Q. My one-month-old has been spitting up frequently and is very fussy beforehand. I have ruled out diaper changes, over-stimulation, and anything else that might be making her overly fussy. She burps very well after breastfeeding, and I keep her upright for at least twenty minutes after she eats. She was premature—born at 36 weeks. Most of the time her spit-up is not right after she eats, but when she is sleeping. (She will normally fall asleep after eating.) She gasps for air when she spits up when sleeping, and I am afraid she is going to choke on it. What can I do?
A. Your description gives clues that your baby is spitting up because of a condition called gastroesophageal reflux (GER). Normally, when food travels down the esophagus into the stomach a circular band of muscle at the end of the esophagus contracts and acts like a one-way valve to keep food in the stomach where it can be digested and travel down the rest of the intestines. In some babies, this muscle, called the lower esophageal sphincter (LES), is immature, allowing milk and stomach acids to be regurgitated back up into the esophagus, causing baby to spit up. The stomach acid can also irritate the sensitive lining of the esophagus, causing a pain like baby heartburn, which could account for your baby being fussy. The fact that it happens more during sleep is typical of reflux, since the upright position allows gravity to help keep the food down. Around one-third of all babies have some degree of reflux, and GER is more common in premature babies. While spitting up in most babies is nothing more than a temporary laundry problem, in your baby, and other babies with GER, it is a painful, yet treatable, problem. Here's how to lessen your baby's reflux:
Feed baby more frequently
Dr. Bill's reflux rule is: "Feed baby twice as often and half as much." Small, frequent feedings are the key to more comfortable feedings in a baby with reflux. By feeding baby more frequently, the milk will empty faster from the stomach, leaving less milk in the tummy to be spit-up.
Breastfeeding and breastmilk is a natural medicine for babies with GER. Breastmilk empties from the stomach much faster than does infant formula. Breastmilk is also a natural laxative. Constipation aggravates reflux by increasing the intra-abdominal pressure during straining, causing babies to spit up more. Also, babies with reflux tend to have a higher incidence of allergies to infant formula. If a situation occurs in which you have to give your baby some infant formula, use a predigested formula (e.g. Nutramigen or Alimentum), which empties from the stomach faster than standard infant formulas.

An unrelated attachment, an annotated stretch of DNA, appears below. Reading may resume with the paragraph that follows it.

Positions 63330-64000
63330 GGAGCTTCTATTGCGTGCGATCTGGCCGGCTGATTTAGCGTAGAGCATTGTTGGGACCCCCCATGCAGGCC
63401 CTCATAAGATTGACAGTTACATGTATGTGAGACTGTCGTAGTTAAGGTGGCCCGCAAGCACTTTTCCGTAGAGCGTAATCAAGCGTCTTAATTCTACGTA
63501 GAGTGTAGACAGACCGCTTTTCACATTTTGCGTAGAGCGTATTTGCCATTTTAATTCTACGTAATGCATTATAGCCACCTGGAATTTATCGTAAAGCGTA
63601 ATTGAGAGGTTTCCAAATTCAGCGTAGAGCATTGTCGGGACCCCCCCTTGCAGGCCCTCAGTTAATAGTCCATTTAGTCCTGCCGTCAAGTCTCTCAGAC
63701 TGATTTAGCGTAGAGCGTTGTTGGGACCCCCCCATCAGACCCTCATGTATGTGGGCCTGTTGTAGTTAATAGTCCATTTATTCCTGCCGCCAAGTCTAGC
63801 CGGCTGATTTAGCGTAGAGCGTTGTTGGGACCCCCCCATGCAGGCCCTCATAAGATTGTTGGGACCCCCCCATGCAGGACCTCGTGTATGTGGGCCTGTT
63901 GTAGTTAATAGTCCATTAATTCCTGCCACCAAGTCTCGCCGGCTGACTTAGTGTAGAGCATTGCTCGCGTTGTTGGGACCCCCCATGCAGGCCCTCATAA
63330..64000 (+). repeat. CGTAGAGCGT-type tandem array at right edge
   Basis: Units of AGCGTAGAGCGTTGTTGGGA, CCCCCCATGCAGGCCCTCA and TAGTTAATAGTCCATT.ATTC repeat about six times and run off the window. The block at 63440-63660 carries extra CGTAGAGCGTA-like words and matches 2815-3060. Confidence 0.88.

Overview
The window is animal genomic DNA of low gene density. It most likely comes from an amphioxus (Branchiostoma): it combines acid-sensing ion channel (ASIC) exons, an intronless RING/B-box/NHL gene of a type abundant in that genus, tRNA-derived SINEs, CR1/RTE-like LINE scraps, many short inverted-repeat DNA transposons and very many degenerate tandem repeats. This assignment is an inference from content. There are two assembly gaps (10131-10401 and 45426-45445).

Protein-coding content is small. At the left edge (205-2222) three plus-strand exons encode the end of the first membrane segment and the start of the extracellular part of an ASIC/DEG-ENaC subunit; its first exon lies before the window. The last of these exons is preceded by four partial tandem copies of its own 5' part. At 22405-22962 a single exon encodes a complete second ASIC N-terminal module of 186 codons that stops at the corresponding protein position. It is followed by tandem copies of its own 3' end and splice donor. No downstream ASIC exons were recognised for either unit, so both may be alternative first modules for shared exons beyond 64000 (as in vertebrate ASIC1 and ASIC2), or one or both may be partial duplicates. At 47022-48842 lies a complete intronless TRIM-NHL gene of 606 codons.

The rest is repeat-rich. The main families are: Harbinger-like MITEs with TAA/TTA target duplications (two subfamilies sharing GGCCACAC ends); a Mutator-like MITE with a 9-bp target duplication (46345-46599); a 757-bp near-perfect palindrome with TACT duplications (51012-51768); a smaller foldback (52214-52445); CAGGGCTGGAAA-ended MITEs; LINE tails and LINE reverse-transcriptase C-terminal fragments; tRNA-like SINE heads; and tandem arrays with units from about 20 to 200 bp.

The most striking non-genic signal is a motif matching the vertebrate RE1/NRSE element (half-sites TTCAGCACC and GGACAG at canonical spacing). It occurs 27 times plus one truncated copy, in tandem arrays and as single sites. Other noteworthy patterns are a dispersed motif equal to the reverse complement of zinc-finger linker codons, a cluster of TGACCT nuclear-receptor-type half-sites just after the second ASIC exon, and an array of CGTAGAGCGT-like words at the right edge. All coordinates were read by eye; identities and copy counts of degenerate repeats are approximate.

Keep baby upright
Gravity is a friend to a baby with reflux. As you are now doing, keep your baby upright for at least twenty minutes after a feeding. This helps the milk empty from the stomach faster.
Elevate baby's bed
Since reflux seems to be most painful during sleep or when lying in the horizontal position, if baby is sleeping in a crib, elevate the head of the crib around thirty degrees or try a reflux wedge (available at infant product stores) that will help baby sleep more upright.
Encourage comfort sucking
Saliva is a natural lubricant to soothe an irritated esophagus. It also contains natural substances that help the irritated lining of the esophagus heal. Between feedings, encourage baby to suck on your finger or on a pacifier. Most babies with reflux instinctively suck more often, since they make the connection between increased saliva flow and a feel-better tummy.
Keep a diary
Make a list of the most concerning symptoms, such as: frequent spit-up, painful nightwaking, colicky abdominal pain, fussy behavior shortly after eating, or throaty and choking sounds. After you've made the above interventions, chart whether these signs and symptoms are getting better, worse, or staying the same. Take the chart into your baby's doctor. While most babies with mild reflux can be handled with the above home remedies, some babies will temporarily need a medicine to lessen the secretion of stomach acids. Your chart will help your doctor make the decision if and what medicine to prescribe.
Get support for reflux
A helpful online resource is Pediatric and Adolescent Gastroesophageal Reflux Organization. This organization was founded and is maintained by parents of babies and children with reflux.
GER is one of the most commonly overlooked causes of so-called infant "colic." It usually begins to subside in most infants between six and nine months when baby's digestion becomes more mature and baby spends more time upright.